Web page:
Review by Phange
It has all the fundamentals of the genre and little else
Untold Legends is special in a number of ways. First, it's extremely rare to find an RPG at the launch of any platform. Second, it's even more rare to find a Diablo-style hack-n-slash game on a handheld. Combine these two rarities together and you see why Untold Legends is such a hot topic. The game was developed by Sony Online Entertainment, which is ironic considering the game has absolutely no online features. This is a disappointment because the PSP had online games from day one, and Untold Legends fits the online gameplay style to a T. That said, the game seems to rely on being barebones in practically every sense. There's just enough territories to explore, just enough items to collect, just enough move customization, and just enough multiplayer to make it a satisfactory game for its genre. There isn't anything particularly wrong with the game, yet there isn't anything that truly stands out as being excellent or unique.
Untold Legends is a great showcase of the PSP's incredible texturing abilities. While the polygon count isn't anything to write home about, the textures themselves are absolutely phenomenal. In fact, if you zoom close to your character you'll swear you haven't seen very many games more detailed on the PS2. It's a feast for the eyes, but it does come at a cost. The game heavily relies on darkness, and many times pitch-black will be the only indicator of anything beyond a wall. This is a problem mainly because the PSP's screen seems to have trouble refreshing colors like black and red as fast as it refreshes other colors.
Because of this, you'll notice that the game has a "blurry" feel to it if you're walking through corridors that involve a lot of black "netherspace" beyond walls. It's initially a big detractor, but eventually you'll get used to the refresh problems and you won't even notice it.
The character models, aside from having a pathetically small amount of customization options, look very good. All of the characters (including the NPCs and monsters) have very high polygon counts and are impressively textured. Weapons also look great, and the "enchant" effects are very well done.
This game doesn't win any technical awards beyond the great texturing, but it does show how eerily close the PSP can get to PS2 graphics.
Whoever let the 4-year-old onto the electric keyboard needs to be fired. This game has a TERRIBLE soundtrack, and it's made even worse by the fact that the tunes are unbearably synthesized. The PSP is a disc-based system, and sound of this quality is unacceptable.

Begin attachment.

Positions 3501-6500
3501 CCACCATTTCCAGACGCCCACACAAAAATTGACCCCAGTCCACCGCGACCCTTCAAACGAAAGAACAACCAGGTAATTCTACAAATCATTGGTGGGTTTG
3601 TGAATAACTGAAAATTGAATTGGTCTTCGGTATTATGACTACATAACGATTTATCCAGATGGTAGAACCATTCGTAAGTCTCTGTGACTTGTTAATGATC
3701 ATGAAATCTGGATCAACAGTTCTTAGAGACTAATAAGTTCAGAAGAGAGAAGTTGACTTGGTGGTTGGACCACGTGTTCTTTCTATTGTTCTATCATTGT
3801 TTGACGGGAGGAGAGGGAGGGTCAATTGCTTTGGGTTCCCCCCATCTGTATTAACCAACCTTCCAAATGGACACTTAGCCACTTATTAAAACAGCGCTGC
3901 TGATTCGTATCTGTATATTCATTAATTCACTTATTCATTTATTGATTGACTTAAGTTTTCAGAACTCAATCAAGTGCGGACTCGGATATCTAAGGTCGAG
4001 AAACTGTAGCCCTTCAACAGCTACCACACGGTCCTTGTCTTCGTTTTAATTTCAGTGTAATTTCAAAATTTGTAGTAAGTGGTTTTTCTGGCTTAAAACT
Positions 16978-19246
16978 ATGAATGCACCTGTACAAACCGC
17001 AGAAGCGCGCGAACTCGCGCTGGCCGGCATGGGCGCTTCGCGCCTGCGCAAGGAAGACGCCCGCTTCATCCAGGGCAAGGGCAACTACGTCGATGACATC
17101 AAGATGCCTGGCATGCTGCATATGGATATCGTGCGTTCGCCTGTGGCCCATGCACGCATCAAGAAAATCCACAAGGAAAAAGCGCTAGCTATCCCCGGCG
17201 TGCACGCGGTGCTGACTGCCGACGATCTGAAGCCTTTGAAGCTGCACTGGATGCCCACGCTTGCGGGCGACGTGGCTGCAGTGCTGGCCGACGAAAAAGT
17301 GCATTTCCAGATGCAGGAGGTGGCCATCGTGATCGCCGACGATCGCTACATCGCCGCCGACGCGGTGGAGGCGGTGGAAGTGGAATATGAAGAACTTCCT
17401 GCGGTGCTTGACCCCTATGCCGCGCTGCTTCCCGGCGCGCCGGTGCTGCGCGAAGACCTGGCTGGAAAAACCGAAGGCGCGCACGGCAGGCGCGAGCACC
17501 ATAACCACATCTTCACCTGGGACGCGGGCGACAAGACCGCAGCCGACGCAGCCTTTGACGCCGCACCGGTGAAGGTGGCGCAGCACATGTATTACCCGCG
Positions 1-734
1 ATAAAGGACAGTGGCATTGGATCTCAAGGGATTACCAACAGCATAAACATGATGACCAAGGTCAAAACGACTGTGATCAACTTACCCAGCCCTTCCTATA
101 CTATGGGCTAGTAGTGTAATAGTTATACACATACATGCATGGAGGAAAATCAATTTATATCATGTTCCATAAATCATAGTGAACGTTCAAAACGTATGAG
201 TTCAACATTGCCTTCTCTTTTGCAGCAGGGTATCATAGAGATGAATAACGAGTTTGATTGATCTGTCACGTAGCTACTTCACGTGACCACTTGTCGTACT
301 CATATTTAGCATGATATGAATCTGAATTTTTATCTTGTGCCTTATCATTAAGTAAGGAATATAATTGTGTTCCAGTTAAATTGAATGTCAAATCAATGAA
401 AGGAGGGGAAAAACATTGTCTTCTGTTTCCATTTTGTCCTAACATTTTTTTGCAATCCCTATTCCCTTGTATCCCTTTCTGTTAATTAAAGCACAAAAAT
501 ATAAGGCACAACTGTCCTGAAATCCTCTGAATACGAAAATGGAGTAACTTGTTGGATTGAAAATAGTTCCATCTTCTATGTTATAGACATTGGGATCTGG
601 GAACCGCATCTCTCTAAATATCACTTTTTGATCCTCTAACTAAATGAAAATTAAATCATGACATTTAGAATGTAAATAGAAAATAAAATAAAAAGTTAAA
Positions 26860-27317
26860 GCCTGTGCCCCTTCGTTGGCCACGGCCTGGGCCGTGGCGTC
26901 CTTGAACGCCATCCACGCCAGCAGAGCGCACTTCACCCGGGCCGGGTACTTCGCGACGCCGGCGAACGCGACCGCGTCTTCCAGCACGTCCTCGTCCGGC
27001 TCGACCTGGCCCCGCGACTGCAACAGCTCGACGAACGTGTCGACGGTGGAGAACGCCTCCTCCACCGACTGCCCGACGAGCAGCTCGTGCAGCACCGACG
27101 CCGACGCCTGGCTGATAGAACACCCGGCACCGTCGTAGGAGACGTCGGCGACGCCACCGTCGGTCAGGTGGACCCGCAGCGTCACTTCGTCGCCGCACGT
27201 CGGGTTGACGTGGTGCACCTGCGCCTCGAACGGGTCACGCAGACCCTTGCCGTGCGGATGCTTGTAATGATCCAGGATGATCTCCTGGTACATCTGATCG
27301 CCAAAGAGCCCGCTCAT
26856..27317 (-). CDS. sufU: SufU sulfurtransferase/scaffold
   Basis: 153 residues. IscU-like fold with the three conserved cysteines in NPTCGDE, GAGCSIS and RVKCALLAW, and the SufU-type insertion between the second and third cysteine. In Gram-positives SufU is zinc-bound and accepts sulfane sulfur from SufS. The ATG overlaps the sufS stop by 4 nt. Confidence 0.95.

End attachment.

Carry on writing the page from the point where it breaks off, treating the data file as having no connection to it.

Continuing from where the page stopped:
The sound effects get the job done.
The core components of the Hack-n-slash genre are all exhibited in this game. Constant weapon upgrades, dungeon crawling, hundreds of missions, and multiplayer. The primary single-player adventure takes you to a city in peril, but frankly you won't care much for the story because it's just a lame excuse to get to the fun massacre of enemies. You'll find yourself deep within multi-storied dungeons, literally obliterating hundreds and hundreds of enemies within a fairly short time. In fact, depending on the character class (Berzerker and Knight especially), you can literally dominate 10 or 12 enemies at once. While the game itself is a bit too easy for a hardcore action RPG fan, it is nice to see Matrix-level battles between your character and millions upon millions of enemies.
Unfortunately, that's just about all you do. The missions are almost always "go to this dungeon and kill the boss", and generally speaking the boss is some small minion who's not much more powerful than a normal enemy... meaning you wipe the floor with him. The game constantly upgrades enemies based on your level, which actually creates a paradox. Every dungeon in the game is filled with equally hard enemies. Basically, you could max your level and fight max-level enemies in the very first sewer area under the city. This makes going to "elite" areas somewhat pointless, and the item drops rarely change depending on the area.
Random dungeon crawling, a staple of some hack-n-slash games, is also pointless. You'll find that you won't be able to continue on your dungeon-crawl because you lack a certain item to proceed. Even if you DO manage to get to the end, you'll find some puny boss that gives you nothing but experience and a weak item. It's disappointing to know that you killed a boss, only to find out that you have to kill him AGAIN to complete some later quest.
Untold Legends covers all the basics of its genre. However, it's little more than the barebones of everything it represents. For a handheld game, it's second to none. As a game in general, it could have been much, much better.
Rating: 3.5 - Good
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